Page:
Social media messages using periods, believe it or not, can intimidate teens and young adults, who interpret such punctuation as a sign of anger, the Daily Mail reported, citing linguists.
Say. It. Ain’t. So.
It seems the aforementioned age group — otherwise known as Generation Z — has grown up with smartphones they use to send short messages without periods, the outlet said.
According to a 2015 study from State University of New York, Binghamton, those who finish messages with periods are viewed as insincere, the Daily Mail said, adding that the debate resurfaced after writer Rhiannon Cosslett tweeted: “Older people — do you realize that ending a sentence with a full stop comes across as sort of abrupt and unfriendly to younger people in an email/chat? Genuinely curious.”
The outlet said several Twitter users couldn’t believe it — particularly because Cosslett’s own tweet ended with a full stop (i.e., period). One Twitter user even accused her of “peak snowflakery,” the Daily Mail said.
Enter crime novelist Sophie Hannah, who replied, “Just asked 16-year-old son — apparently this is true. If he got a message with full stops at the end of sentences, he’d think the sender was ‘weird, mean or too blunt,'” the outlet said.
Experts say young people used electronic communication to break up their thoughts by sending each one in a separate message without punctuation — and the only time a period is used is when they want to communicate annoyance or irritation, the Daily Mail said.
In regard to the SUNY Binghamton study, which surveyed 126 undergraduates, research found that text messages ending in periods were perceived as less sincere while those ending in exclamation points were seen as heartfelt or more profound, the outlet said.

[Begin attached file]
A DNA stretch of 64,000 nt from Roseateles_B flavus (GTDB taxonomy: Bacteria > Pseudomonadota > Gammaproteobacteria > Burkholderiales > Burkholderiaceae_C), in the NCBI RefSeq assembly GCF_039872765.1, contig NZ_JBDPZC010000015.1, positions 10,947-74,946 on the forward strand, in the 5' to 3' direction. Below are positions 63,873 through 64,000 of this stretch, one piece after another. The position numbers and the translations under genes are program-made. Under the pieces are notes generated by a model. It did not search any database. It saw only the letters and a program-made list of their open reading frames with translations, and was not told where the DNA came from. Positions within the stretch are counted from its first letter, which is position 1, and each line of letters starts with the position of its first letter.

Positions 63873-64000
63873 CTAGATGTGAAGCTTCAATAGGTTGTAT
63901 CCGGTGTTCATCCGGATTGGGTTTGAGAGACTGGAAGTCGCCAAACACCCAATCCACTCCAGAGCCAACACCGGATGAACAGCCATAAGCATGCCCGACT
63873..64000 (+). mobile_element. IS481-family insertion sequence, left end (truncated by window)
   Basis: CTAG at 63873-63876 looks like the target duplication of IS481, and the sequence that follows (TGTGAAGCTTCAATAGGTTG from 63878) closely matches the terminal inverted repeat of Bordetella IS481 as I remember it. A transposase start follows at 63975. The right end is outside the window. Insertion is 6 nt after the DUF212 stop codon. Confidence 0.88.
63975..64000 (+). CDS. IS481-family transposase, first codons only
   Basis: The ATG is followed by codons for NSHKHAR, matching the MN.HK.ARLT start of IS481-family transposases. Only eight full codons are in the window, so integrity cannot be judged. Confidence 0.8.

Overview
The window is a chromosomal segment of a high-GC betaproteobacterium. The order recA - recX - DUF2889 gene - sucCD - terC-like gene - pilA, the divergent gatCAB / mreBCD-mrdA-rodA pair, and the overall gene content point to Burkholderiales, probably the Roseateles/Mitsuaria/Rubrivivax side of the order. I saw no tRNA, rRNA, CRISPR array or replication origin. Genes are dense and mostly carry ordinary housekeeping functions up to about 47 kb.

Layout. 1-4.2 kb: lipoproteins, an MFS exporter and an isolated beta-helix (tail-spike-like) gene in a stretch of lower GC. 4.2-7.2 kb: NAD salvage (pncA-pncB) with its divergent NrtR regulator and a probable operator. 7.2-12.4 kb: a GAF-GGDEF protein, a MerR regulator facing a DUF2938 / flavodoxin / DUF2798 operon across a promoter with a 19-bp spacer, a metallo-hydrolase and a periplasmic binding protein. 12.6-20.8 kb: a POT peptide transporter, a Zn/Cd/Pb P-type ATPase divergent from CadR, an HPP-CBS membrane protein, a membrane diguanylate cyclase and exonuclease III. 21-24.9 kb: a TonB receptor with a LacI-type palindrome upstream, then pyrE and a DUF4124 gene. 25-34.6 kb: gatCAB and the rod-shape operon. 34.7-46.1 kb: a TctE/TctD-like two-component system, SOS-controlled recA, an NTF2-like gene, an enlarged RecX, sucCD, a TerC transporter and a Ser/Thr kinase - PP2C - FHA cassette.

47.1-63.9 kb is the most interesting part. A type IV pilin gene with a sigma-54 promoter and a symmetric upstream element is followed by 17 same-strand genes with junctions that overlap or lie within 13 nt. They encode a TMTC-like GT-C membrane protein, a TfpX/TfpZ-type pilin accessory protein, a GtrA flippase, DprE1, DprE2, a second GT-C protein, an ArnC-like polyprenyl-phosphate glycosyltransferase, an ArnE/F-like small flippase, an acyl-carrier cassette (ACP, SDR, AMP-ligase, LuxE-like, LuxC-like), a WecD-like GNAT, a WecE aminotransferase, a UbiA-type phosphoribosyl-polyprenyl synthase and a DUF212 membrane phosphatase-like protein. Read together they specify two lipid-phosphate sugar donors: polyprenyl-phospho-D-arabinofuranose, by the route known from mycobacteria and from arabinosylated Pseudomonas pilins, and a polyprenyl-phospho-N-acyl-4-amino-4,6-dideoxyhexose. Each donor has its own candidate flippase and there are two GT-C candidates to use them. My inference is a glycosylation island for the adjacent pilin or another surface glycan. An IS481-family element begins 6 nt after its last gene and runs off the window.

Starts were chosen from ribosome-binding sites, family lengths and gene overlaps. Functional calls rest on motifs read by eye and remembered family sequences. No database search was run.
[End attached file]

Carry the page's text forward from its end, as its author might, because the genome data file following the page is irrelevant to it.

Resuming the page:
The researchers therefore concluded that punctuation “is one cue used by senders, and understood by receivers, to convey pragmatic and social information” such as irritation, the Daily Mail said.
“When speaking, people easily convey social and emotional information with eye gaze, facial expressions, tone of voice, pauses and so on,” research leader Celia Klin said, the outlet noted. “People obviously can’t use these mechanisms when they are texting. Thus, it makes sense that texters rely on what they have available to them — emoticons, deliberate misspellings that mimic speech sounds and, according to our data, punctuation.”
Owen McArdle, a University of Cambridge linguist, told the Telegraph that periods “are, in my experience, very much the exception and not the norm in [young people’s] instant messages, and have a new role in signifying an abrupt or angry tone of voice,” the Daily Mail said.
More from the outlet:
Professor David Crystal, one of the world’s leading language experts, argues that the usage of full stops is being “revised in a really fundamental way.”
In his book, “Making a Point,” he says that the punctuation mark has become an “emotion marker” which alerts the recipient that the sender is angry or annoyed.
He wrote: “You look at the Internet or any instant messaging exchange — anything that is a fast dialogue taking place. People simply do not put full stops in unless they want to make a point. The full stop is now being used in those circumstances as an emotion marker.”
This writer’s perspective!
Ah, youth (Look Ma! No period!)
I fondly recall in the previous century when folks commonly ended sentences and complete thoughts with periods, and no one got offended. (Sorry, kids) Now a “full stop” means the writer is, well, mean? May it never be!
I’m not sure Elaine from “Seinfeld” had a problem using the period, but her publishing company boss sure didn’t like her overuse of the exclamation point!
Or her guy pal!
Author: Dave Urbanski